The truck exploded with shattering noise in the middle of the road, flames shooting out as it swung wildly on to an adjacent field before lurching to a stop. Two men on board jumped out shouting, one beating out the smoke on the jacket he was wearing.
The vehicle, said the pair at a roadside stall, was carrying ammunition. But they refused to reveal where it was headed, brushing past bystanders who tried to stop them. The immediate cry was that it was a bomb sent by Gaddafi loyalists to hit rebel positions around Benghazi. The owner of the stall, Aizad Abdullah, was relieved that "Allah ensured it went off before more innocent people were killed".
Later, the driver, who was being taken away by security forces, claimed he was not carrying any load at all and his trailer was empty. That did not explain the secondary blast and a police captain, Saied Enas, maintained that the truck contained bullets for Kalashnikov assault rifles and a small amount of explosives.
The explosion occurred yesterday on the main route to Benghazi, the capital of Free Libya, roughly the eastern half of the country, reinforcing apprehension that the regime, instead of imploding under siege as some accounts have suggested, had consolidated its position and was striking back at its enemies.
Although the exact circumstances of this incident remained unclear there is enough evidence from further west to suggest that Gaddafi loyalists are far from a broken force. The National Council, the provisional administration set up by the protest movement, insists that the regime is holed up in the capital, Tripoli, and a few other places, such as Sirte, the hometown of Colonel Gaddafi, with the forces of the uprising holding sway over the rest of the territories.
But, in reality, no one is in control after the town of Ajdabiya, 90 minutes' drive from Benghazi. After a pause in air strikes, warplanes carried out a missile attack on an arms dump in the outskirts of the town in an effort to stop weapons falling into rebel hands. Leaders of the protest movement are increasingly convinced that opposition by Russia means a no-fly zone mooted by David Cameron, Hillary Clinton and other Western leaders will never be established.
Meanwhile, the regime's troops had been carrying out sorties in the hinterland beyond. They have been active in the village of Bisher, just outside Burayqah, the next town facing little challenge from rebels.
Adel Sharif, 30, a shopkeeper, said: "They have been coming up in about six lorries, the last time was about three days ago. They are controlling the area again. We had some volunteers [rebels] from Benghazi who went up the road but they were met by Gaddafi men and turned back without firing a shot. As far as we can see, Gaddafi's men can come straight through here and go for Benghazi, there is nothing to stop them. We see them gathering in larger numbers. We're wondering what will happen." Idris Fathi, a carpenter, added: "The situation is getting very worrying. Gaddafi's militia have taken away some men from around here. We don't think we will be seeing them again. We had some more armed men here to defend the area but they have now gone. We had heard that a lot of soldiers of the Libyan army have changed sides but we have not seen any of them come to fight the other side."
Six men, carrying an assortment of weapons from ageing Kalashnikovs to hunting rifles, made up the "volunteer" force in Burayqah. Hassan bin Jawad, 19, declared he was ready to be a shaheed (martyr) to rid his country of the tyrant. "We are going to march to Tripoli and free our capital," he said. "We are prepared to die for the people."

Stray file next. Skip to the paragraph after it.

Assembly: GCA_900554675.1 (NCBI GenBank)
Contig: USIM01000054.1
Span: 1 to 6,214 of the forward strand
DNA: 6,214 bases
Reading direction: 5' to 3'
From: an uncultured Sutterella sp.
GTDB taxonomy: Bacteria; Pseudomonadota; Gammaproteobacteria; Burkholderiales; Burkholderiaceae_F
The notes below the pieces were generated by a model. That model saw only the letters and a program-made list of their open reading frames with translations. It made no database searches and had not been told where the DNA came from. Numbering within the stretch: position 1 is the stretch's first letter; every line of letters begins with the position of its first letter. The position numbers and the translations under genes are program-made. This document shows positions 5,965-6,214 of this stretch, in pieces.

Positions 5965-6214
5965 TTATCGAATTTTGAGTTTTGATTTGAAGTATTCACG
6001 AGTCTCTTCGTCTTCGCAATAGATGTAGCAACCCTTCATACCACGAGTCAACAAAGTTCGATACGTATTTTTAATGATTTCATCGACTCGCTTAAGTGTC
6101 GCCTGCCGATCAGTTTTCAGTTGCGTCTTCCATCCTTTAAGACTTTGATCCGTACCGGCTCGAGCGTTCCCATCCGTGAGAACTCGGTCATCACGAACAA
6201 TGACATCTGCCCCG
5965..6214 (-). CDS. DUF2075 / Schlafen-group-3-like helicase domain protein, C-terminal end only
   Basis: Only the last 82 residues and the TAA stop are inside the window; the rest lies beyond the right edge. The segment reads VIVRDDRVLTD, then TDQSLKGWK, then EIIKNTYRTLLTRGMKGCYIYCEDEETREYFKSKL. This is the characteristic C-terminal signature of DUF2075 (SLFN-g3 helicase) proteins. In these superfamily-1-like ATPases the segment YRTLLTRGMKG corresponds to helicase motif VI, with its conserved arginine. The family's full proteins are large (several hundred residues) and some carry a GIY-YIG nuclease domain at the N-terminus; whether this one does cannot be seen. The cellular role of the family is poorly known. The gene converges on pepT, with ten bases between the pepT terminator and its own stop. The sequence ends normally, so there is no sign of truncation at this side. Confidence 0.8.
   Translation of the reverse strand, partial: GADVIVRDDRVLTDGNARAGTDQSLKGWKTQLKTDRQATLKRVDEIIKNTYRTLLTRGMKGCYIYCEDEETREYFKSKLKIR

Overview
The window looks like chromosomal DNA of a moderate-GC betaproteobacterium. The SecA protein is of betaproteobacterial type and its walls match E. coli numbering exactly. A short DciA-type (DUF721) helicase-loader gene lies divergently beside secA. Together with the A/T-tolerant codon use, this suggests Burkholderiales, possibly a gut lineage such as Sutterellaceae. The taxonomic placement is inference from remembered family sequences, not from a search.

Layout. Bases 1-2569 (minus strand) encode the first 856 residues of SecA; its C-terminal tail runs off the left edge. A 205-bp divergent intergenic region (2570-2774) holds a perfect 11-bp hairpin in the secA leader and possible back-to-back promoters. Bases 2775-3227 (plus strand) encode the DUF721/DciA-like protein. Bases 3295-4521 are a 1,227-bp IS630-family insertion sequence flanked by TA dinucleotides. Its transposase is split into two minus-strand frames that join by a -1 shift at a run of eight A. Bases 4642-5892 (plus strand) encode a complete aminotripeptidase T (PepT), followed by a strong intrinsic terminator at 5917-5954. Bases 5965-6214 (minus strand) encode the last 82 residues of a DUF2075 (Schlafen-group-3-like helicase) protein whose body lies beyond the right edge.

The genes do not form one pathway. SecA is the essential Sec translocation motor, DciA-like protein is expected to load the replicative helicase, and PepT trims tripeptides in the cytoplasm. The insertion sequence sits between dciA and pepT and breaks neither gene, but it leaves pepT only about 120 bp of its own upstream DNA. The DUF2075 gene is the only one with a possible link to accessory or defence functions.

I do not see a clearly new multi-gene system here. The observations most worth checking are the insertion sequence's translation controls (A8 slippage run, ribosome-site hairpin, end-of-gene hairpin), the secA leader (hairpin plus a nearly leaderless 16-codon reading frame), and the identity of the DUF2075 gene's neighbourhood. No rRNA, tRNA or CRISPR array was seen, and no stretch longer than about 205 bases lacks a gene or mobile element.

Mr bin-Jawad, who carried a fragile-looking shotgun, had to overcome one problem before undertaking his mission. "My mother thinks I should go back to my studies before joining the war," he added. "I am a bit worried myself because the college has been shut for a while now and we are all behind with our courses."
The only other armed presence in the area is provided by the Petroleum Protection Force, which guards the oil and gas facilities in the area. Haatem Morzak, an officer in the force, shrugged when asked whether it would offer any challenge to the regime's gunmen. "We are neutral in this," he said. "Our job is to protect the facilities on both sides of the lines and we must keep doing that. But yes, if they [regime troops] decide to come through then they have a clear path." The local population are keeping their options open. Across the road from the main police station in Burayqah hangs not the red, green and black flag, the old monarchist banner which has become a symbol of the current revolution, but a number of green flags of Libya under the Gaddafi regime.
The police station does fly the colours of the new order, but the mood inside is anything but confident. The officer supposedly in charge was anxious to say "there are no police here, they are not involved in politics, the people and we are in charge", before hurriedly removing his police hat.
Abu Bakr Astardi, a 33-year-old petrochemicals engineer, explained: "Everyone is very worried about spies. Who knows what will be used against who in the future? People are against Gaddafi, but the longer he stays in power the more nervous they become."
Mr Astardi works for Sirte Oil, which produces about 48 per cent of all gas and oil-derived products for Libya. But the wells are no longer operating. The main gates to Sirte's headquarters were shut and the two senior executives were not around. A watchman said they had received a visit three days ago from some men from the Gaddafi-controlled west. The plant now flew six green regime flags.Reuse content